Perth Based Burlesque Artist | Pinup Model | Vintage Blogger
I’m the biggest op shop lover (op shop = thrift store/secondhand store for my friends in other countries), If I have some free time, you can usually find me at my local op shops hunting for fabulous vintage pieces. Hunting true vintage items and unique reproduction pieces can be quite a mission, but it’s all a part of the passion, some days you leave with a treasure or two others you leave empty handed with a thirst to find something fabulous at your next visit.
Today I picked up all these fabulous items for under $20! Most of today’s haul is from my favourite op shop, Anglicare in Morley, I’ve found countless treasures here, they have most of their vintage clothing items in a section near the counter, and play vintage tunes all day!
I bought two pairs of shoes including a pair of cute 1950’s inspired heels, and jelly sandals just like I used to wear in pre-school for gardening, a book on roses, and a purple floral head pieces. If I were even to buy these from a cheaper retail store like Target or Big W all this could cost me upwards of $40!
Why Do Some People Think Op Shops Strange?
Some people find the thought of buying someone’s pre-owned items a little strange, I for one don’t think I could buy underwear from an op shop, unless it was a fabulous pre-1960’s piece which would be a sin to pass up. The thought of someone once wearing something may not be the most appealing but the items you can find can be so incredible and original you can really create yourself a one-of-a-kind wardrobe. To get over this thought wash the items you buy, clean shoes, do whatever you need to do to feel comfortable in the item you’ve bought.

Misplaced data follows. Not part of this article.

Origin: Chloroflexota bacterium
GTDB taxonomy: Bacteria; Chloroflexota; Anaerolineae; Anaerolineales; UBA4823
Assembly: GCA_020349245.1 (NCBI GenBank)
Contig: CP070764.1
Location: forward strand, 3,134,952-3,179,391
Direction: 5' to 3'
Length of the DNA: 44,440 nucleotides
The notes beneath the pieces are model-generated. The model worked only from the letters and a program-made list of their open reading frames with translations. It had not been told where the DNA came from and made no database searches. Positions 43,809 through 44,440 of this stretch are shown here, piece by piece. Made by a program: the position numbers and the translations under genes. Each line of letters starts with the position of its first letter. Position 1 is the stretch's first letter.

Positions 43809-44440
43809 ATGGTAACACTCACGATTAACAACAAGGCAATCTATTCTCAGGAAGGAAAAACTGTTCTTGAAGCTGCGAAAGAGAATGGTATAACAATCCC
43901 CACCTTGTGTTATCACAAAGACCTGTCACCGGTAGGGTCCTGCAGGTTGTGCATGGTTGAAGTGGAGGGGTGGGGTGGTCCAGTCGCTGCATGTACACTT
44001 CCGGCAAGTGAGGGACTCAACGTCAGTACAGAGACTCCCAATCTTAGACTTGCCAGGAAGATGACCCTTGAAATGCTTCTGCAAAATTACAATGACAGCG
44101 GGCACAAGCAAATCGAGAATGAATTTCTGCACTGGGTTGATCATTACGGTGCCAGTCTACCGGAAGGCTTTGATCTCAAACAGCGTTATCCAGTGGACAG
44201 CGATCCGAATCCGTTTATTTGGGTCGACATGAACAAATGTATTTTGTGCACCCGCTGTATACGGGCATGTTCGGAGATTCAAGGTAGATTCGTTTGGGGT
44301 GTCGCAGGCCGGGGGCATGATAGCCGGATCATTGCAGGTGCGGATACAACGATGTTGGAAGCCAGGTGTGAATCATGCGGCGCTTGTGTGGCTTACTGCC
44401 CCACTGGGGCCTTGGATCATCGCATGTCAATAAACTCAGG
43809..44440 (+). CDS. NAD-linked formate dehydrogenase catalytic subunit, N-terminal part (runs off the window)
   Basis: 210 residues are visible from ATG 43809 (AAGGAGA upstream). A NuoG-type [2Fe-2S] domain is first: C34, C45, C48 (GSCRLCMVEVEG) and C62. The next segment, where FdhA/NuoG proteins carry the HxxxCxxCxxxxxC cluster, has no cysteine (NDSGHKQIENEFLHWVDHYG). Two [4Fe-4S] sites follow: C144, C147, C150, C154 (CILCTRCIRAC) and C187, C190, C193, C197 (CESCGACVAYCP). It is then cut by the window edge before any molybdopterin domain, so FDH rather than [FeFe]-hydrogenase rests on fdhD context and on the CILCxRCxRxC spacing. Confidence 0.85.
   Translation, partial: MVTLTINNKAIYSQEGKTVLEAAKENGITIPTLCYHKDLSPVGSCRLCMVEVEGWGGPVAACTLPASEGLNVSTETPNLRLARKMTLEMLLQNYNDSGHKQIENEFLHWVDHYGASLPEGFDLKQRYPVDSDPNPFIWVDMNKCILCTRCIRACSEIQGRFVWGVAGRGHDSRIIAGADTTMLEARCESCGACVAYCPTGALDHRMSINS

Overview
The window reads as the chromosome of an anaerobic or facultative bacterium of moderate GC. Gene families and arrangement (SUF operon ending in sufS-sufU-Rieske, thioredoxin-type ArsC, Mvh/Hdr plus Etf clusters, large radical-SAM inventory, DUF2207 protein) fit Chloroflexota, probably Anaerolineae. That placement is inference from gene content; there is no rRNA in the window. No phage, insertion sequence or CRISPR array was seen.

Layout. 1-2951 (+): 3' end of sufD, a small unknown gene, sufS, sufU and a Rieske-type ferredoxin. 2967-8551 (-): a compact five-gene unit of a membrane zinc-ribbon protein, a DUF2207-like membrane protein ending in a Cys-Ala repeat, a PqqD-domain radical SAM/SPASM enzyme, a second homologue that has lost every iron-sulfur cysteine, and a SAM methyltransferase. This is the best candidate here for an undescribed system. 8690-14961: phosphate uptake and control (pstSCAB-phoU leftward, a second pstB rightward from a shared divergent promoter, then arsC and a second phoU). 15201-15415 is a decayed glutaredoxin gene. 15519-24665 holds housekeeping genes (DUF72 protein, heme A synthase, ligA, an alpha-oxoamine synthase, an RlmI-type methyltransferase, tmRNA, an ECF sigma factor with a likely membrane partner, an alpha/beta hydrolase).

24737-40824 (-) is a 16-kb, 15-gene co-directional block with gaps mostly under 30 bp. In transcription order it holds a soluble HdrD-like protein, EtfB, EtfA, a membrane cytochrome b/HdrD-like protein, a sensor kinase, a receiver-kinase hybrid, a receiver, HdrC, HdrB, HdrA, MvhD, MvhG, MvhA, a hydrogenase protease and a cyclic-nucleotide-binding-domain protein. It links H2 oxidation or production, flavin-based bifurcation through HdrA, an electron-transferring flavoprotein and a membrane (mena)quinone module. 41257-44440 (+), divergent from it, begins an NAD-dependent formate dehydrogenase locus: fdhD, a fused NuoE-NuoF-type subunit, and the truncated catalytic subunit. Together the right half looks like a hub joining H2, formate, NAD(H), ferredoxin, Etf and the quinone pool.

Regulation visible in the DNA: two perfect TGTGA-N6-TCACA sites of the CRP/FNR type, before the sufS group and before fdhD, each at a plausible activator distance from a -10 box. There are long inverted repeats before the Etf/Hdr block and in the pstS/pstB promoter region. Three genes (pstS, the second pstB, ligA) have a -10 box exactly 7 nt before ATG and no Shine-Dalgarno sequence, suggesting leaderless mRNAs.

Why Op Shops Rock:
Op shops rock, pure and simple. I’ve already spoken about the original wardrobe you can create, I’m sure most of us have been to a rockabilly event where there are two beautiful ladies wearing the same Hell Bunny (or another reproduction pinup brand)dress, and its unlikely someone will find the same vintage find you have. You’re also supporting a charity, and recycling clothing rather than buying new mass produced items, which quite often are made in third world countries by people who are not paid fairly. Op shops are also quite a bit cheaper than new or vintage specific stores, some op shops have become a little pricier or charge more when they know an item is in higher demand or rare, but if you feel something is not priced fairly you can always make an offer too!
If you don’t already start frequenting your local op shop, and don’t give up if there’s nothing today, they constantly receive new stock and you won’t want to miss out on something fabulous that could pop up in the future!
More vintage vlogs and blogs coming soon!